UPDATED Sept. 10, 4:35 p.m., ET
Well, it's Day One of my 50-500 drive.
In case you missed it, I'm picking every NFL game this season on ESPN.com, even guaranteeing a finish of "50 games over .500" or your money back. Whoops, you don't pay anything to read these columns.
According to the Intern's calculations, there are 256 games in an NFL season, which means I need to finish something like 150-100-6 against the spread. But it isn't as impossible as you would think. You just need to keep plugging away week after week (9-6, 10-5, 8-7, 9-5) and avoid any clunkers, kind of like what the Red Sox are doing right now. Just don't make any major mistakes and you're fine.
I started with a push by taking the Pats and giving three against Indy on Thursday night. If only Charlie Weis had kept the throttle down, New England could've scored 35.
And we're off! While we're here, some additions to my "Gut Feelings Du'Jour" list, which worked out splendidly last week (including Jacksoviille's 31-0 shutout of the Pats on Thursday night, as well as Carmelo venting about Larry Brown to the Denver Post.) Eight gut feelings this week:
1. The Red Sox catch the Yankees next Tuesday (Sept. 14), with Pedro throwing a beauty in front of a crazed Fenway crowd.
2. We don't see Kevin Brown again this season.
3. During a heated pickup game in Boston within the next five weeks, Celtics rookie Tony Allen will get into a fistfight with Ricky Davis.
4. Britney Spears announces that she's pregnant (courtesy of her unemployed, freeloading, white-trash boyfriend).
5. "Friday Night Lights" ends up cracking my Top 50 Sports Movie List.
6. I will regret not taking Kellen Winslow Jr. in my East Coast roto draft.
7. Shaq will start openly ripping Kobe soon, and much harsher than you can ever imagine, to the point that Kobe starts firing back and David Stern has to step in and cool everything down.
8. You haven't seen the last of the words "Olsen Twins" and "rehab" in the same sentence.
POSTED Sept. 2, 2:30 p.m., ET
After yesterday's Red Sox column, here's a totally justified e-mail from reader Chad Lawton:
"Why do we hear so many of your 'I saw it coming' predictions AFTER THE FACT. Red Sox rally, Oakland and Anaheim rally, Anquan Boldin. C'mon dude -- tell us BEFORE, not after! Geesh."
Very good point. In fact, this happened twice in the past few weeks -- once with the Nightmare Team column (the House conversation), once with yesterday's Sox column (the conversation with my editor). Unfortunately, due to time constraints, unforeseen developments and my writing schedule, sometimes it's difficult to get those thoughts up in a timely enough fashion. For instance, I was planning on writing that Nightmare Team column for Tuesday -- the same day they lost to Puerto Rico -- but the Nomar trade pushed everything back one day.
With the Red Sox column, I had actually written something on Aug. 10 about how I was having Those Ideas -- which were quickly dashed by Dale Sveum -- so I had pretty much given up hope. The following night, I watched a Yankees game against Texas when the immortal Tanyon Sturtze pitched five innings for the win, followed by Quantrill, Gordon and Rivera pitching the last four innings, which made me think about their crazy workload this season. So I ended up going on the Web and looking up their career stats, eventually finding out that ...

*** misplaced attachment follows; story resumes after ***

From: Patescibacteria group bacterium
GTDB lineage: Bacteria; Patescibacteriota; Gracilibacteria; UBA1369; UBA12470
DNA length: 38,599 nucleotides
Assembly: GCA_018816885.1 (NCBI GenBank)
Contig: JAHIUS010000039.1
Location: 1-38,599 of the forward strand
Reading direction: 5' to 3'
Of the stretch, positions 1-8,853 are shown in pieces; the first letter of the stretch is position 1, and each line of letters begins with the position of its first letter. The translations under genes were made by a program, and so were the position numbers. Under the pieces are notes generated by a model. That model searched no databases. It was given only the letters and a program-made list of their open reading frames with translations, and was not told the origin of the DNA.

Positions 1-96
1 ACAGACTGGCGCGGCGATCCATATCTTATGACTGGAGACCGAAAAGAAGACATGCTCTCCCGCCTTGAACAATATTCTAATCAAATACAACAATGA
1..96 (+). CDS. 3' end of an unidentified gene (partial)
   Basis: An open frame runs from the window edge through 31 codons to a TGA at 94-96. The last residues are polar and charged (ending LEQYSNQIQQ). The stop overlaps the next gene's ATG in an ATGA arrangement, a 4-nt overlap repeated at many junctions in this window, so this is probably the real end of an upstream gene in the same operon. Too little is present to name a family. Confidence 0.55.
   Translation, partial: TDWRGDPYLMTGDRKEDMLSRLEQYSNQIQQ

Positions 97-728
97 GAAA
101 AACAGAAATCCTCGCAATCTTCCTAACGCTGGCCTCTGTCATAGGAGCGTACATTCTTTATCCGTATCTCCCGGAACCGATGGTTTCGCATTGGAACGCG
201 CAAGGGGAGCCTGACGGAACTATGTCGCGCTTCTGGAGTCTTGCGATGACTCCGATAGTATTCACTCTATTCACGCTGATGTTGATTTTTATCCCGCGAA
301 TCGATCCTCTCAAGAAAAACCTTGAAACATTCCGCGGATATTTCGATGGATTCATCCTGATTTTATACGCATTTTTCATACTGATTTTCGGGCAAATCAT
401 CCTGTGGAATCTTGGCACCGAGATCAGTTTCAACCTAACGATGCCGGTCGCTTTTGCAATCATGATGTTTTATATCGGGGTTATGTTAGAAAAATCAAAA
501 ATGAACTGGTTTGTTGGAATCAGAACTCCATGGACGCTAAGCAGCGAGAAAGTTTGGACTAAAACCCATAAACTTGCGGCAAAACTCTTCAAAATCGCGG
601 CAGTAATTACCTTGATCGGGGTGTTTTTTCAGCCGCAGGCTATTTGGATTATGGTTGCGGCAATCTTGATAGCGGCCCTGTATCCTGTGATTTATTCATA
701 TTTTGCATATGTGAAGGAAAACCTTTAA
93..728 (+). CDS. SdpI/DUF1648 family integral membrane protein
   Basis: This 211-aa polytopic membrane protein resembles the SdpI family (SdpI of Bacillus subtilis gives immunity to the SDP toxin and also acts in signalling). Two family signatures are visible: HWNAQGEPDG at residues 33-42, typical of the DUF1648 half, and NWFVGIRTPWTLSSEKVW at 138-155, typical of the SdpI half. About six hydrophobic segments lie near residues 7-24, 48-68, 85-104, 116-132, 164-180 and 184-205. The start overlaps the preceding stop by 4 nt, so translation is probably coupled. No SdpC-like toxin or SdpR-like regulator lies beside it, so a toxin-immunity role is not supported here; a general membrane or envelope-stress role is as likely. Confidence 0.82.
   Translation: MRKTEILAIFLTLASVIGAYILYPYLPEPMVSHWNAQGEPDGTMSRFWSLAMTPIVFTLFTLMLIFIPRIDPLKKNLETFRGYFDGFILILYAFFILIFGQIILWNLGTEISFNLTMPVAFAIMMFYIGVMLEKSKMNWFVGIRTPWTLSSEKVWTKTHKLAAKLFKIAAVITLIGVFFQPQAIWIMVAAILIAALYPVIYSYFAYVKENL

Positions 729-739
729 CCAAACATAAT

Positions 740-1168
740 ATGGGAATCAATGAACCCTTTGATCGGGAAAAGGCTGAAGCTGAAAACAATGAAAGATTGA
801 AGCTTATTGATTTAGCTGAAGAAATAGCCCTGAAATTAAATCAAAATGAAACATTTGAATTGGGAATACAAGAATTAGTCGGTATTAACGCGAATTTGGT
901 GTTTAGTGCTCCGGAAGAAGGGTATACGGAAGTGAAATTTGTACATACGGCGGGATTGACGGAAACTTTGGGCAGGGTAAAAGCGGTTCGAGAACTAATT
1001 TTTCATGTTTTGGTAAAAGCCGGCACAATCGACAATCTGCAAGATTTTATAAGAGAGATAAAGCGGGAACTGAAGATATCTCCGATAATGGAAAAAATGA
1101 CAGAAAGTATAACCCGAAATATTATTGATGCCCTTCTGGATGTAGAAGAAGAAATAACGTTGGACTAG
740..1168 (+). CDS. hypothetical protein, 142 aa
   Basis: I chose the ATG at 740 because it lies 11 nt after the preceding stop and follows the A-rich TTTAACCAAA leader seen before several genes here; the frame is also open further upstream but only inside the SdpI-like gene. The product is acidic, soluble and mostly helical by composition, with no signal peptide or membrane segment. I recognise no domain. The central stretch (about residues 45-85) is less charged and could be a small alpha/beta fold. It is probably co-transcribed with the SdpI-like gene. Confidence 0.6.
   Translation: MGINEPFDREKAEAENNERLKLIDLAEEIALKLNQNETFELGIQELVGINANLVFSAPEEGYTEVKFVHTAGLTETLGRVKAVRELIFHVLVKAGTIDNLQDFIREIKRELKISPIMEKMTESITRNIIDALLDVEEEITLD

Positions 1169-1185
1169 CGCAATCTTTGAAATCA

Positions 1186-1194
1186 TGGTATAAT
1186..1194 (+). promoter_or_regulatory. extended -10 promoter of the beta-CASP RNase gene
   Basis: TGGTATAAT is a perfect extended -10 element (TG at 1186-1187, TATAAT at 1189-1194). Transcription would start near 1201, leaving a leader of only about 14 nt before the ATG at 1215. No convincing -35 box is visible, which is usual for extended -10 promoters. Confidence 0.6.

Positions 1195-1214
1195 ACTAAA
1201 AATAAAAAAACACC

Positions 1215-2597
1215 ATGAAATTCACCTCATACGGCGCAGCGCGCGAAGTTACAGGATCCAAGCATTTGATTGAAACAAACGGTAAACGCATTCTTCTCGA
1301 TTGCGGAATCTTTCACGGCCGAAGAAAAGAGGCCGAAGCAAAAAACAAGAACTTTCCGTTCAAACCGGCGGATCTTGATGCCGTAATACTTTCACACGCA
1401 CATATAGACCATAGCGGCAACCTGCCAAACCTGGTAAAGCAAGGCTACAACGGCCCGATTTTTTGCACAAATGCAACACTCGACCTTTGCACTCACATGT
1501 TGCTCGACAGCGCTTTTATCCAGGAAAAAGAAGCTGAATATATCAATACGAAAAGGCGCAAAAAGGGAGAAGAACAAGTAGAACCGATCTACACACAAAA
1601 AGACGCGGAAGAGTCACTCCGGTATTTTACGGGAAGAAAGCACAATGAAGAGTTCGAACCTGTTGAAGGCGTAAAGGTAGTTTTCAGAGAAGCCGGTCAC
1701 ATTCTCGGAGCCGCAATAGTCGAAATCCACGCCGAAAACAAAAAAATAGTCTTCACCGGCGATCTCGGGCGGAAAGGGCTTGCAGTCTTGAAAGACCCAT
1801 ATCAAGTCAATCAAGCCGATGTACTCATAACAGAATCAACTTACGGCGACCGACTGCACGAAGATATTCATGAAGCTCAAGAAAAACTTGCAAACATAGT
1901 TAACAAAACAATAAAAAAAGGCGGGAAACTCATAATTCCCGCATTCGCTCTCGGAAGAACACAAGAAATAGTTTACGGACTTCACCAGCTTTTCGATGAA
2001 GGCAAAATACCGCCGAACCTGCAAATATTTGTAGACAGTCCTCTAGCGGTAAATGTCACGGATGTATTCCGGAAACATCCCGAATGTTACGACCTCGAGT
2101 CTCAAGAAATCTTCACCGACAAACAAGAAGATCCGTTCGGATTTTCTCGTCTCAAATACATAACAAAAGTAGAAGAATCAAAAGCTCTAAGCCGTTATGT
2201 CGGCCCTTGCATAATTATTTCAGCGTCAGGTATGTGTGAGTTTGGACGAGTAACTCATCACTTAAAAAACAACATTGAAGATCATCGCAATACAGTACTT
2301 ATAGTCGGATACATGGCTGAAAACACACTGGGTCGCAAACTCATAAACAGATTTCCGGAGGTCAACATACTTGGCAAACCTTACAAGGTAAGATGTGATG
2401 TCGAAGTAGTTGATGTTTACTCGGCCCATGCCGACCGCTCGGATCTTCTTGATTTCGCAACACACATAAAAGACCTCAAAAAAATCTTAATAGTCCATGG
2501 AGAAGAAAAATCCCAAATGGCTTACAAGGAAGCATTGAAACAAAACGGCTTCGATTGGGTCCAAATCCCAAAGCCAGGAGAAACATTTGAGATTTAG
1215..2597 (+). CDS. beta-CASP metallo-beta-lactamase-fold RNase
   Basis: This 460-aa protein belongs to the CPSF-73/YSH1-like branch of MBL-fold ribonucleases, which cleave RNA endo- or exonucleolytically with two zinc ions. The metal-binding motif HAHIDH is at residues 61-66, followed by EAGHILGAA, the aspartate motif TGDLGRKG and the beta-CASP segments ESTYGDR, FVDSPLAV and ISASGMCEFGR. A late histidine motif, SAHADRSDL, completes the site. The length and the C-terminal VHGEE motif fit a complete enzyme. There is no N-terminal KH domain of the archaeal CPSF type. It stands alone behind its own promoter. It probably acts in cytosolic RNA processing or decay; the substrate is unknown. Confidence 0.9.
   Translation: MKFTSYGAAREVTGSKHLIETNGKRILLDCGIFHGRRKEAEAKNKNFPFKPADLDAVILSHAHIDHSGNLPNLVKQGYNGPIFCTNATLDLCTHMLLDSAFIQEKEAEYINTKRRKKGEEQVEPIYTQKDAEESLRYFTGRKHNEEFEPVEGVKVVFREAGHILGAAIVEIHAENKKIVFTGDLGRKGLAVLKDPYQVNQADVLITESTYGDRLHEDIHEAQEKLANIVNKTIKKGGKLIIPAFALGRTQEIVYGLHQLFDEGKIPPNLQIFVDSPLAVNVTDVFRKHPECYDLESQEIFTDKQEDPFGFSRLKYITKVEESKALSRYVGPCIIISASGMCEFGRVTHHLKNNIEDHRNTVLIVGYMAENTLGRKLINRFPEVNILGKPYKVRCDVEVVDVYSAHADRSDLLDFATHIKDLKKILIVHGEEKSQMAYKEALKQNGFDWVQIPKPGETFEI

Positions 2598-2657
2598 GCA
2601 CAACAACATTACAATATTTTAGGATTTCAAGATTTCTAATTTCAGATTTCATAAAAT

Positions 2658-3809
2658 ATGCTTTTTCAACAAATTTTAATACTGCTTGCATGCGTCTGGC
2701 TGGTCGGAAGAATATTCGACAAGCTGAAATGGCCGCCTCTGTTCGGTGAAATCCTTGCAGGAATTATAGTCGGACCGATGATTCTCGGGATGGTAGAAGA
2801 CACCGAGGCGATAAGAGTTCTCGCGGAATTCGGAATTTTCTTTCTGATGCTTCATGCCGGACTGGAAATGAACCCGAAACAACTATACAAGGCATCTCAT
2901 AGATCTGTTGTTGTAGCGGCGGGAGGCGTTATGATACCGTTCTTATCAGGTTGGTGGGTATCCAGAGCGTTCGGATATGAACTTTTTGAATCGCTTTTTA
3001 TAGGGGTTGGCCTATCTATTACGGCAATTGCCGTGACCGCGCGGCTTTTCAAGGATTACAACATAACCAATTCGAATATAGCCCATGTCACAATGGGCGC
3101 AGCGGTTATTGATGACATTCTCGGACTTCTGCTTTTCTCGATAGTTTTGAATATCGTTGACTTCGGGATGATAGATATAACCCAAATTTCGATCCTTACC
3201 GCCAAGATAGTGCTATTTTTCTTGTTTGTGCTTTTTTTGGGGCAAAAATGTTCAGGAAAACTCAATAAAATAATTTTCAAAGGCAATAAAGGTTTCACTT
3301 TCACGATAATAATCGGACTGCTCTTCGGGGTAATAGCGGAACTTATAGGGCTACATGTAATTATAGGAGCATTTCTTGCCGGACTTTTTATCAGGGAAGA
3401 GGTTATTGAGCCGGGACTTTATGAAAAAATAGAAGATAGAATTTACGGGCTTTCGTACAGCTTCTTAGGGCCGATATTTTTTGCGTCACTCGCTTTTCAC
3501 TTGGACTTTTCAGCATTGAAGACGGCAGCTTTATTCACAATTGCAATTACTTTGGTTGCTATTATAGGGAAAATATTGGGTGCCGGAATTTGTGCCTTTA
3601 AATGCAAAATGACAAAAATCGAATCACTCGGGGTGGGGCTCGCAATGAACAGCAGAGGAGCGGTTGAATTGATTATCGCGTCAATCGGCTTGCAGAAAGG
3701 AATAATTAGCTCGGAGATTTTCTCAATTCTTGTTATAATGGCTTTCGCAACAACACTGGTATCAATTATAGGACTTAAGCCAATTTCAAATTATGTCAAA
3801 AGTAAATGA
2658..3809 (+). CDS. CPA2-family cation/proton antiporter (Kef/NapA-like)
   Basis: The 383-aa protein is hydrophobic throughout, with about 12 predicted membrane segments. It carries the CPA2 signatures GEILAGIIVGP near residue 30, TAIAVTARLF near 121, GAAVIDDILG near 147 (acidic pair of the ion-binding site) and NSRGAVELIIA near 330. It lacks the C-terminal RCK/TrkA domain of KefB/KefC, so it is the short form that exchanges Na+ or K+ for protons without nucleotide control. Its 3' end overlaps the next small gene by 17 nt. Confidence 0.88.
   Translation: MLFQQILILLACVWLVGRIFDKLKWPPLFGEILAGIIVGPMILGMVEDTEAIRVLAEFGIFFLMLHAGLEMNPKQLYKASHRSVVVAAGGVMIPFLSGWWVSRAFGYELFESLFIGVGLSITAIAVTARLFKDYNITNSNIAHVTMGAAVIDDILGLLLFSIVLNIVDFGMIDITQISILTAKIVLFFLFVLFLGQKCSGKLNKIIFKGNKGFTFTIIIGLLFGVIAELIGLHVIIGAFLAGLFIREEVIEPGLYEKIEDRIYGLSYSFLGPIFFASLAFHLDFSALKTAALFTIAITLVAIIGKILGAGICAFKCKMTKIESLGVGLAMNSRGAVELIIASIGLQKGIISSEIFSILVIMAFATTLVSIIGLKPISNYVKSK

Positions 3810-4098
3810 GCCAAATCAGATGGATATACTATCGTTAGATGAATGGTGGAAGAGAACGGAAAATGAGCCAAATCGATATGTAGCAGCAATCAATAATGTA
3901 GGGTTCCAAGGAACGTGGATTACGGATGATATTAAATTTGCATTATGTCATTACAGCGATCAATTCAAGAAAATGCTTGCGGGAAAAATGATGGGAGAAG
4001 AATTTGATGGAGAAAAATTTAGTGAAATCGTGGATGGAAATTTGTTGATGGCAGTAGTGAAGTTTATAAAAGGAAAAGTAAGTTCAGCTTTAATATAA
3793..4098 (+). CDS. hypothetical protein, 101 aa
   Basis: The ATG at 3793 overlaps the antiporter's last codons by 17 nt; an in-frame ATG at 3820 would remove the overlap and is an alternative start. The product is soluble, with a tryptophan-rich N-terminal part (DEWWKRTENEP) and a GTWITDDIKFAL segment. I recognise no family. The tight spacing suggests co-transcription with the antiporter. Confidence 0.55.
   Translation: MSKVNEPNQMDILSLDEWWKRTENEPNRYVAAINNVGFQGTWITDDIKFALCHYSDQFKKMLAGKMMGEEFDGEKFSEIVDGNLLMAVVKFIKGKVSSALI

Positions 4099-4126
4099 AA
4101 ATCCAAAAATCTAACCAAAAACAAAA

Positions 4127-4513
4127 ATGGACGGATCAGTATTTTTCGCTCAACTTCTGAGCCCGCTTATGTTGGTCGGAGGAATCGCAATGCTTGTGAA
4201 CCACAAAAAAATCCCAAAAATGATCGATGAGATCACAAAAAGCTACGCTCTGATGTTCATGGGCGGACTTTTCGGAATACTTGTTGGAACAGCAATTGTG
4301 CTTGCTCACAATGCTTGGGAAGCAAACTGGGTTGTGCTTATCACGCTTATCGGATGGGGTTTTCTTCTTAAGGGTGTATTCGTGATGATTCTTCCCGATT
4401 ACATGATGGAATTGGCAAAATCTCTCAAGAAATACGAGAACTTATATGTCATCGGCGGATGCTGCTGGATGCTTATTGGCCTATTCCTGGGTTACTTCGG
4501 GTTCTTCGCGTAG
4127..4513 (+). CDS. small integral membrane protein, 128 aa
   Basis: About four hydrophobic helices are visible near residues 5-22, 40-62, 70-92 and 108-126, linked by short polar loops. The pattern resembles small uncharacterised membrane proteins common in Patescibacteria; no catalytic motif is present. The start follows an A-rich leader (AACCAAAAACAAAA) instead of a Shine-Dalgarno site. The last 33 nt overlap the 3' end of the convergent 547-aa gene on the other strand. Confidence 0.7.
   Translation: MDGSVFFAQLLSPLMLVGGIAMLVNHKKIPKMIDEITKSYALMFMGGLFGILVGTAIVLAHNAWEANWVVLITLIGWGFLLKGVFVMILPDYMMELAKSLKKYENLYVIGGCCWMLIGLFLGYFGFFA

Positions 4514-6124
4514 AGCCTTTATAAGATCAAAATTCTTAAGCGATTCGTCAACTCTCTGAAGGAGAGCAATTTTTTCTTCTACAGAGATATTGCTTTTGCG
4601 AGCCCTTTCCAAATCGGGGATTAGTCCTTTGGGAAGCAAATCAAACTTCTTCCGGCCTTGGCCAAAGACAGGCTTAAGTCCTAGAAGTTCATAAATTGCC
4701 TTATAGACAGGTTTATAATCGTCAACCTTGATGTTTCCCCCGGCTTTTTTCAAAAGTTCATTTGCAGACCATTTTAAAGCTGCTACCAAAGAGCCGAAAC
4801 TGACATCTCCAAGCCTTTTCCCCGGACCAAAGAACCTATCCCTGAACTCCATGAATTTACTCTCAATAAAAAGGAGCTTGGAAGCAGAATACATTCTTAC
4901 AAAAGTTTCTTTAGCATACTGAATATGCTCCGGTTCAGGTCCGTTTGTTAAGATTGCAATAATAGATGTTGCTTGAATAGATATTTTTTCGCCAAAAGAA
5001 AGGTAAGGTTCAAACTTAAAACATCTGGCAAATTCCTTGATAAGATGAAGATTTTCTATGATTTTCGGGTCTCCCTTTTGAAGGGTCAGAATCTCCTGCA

A.) All of them were in their mid-30's
B.) Rivera was on pace to throw the most innings in his career as a closer
C.) Gordon was on pace to throw his most innings in six years
D.) Quantrill was on pace to throw his most innings in eight years
And these were all guys that had battled health problems. Then I examined their starting pitches and realized that nobody was on pace for 200 innings, not even Vazquez, and that everyone seemed to have trouble pitching past the sixth inning. It just looked like a team ready to blow their bullpen out. Anyway, that's when I decided, "Hmmmmmm." Leading to the conversation with my editor two days later.
Here's the point: Since this didn't deserve an entire column, and there was no real way to mention this, I need to figure out a way to capture epiphanies like this one on my SGW Page somewhere.
That's why I'm creating a new running feature: "The Gut Feeling Du'Jour." Then we can track them and I can eventually be exposed for the idiot that I am. I don't want to confine this to a weekly feature -- when I have them, I'll post them.
I have six Gut Feelings this week ...
(Drumroll please ...)
1. Brandon Lloyd will be this year's Anquan Boldin. You knew this one already.
2. The Lakers will NOT make the playoffs.
3. The Patriots will lose to the Jaguars Thursday night by more than 14 points.
4. Within the next two weeks, either LeBron or Carmelo will come out and slam Larry Brown for the way he coached the team in Athens, followed by at least 3-4 other players joining suit, leading to a national story, capped off by LeBron saying something along the lines of "Let's just say I'm looking forward to our first game against the Pistons."
5. The Angels will be the proverbial "odd team out" in the American League.
6. "Lost" will become a hit show for ABC ... and "The Benefactor" will be a full-fledged disaster.
Until next time.
POSTED Aug. 30, 4 p.m., ET